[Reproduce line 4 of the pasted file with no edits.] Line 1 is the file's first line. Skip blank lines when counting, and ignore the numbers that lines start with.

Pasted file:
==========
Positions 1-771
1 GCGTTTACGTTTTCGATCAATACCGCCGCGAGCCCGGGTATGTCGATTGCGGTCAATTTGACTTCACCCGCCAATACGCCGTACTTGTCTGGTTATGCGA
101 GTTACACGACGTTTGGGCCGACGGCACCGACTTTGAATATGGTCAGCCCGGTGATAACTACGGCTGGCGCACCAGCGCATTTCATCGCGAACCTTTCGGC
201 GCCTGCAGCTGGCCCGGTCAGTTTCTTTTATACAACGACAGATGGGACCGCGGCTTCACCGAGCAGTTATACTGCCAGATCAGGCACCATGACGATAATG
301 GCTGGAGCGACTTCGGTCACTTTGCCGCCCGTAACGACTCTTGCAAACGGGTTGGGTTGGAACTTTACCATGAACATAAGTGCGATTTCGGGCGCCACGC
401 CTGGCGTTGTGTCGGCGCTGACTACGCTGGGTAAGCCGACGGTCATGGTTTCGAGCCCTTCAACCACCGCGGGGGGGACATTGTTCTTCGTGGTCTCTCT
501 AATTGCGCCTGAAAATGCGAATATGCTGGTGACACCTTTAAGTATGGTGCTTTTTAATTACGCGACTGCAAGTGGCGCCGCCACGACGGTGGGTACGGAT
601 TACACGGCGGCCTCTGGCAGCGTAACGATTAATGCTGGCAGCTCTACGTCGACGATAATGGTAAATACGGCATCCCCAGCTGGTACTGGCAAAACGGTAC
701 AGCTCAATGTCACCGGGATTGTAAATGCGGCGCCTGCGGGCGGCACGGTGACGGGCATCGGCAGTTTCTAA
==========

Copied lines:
201 GCCTGCAGCTGGCCCGGTCAGTTTCTTTTATACAACGACAGATGGGACCGCGGCTTCACCGAGCAGTTATACTGCCAGATCAGGCACCATGACGATAATG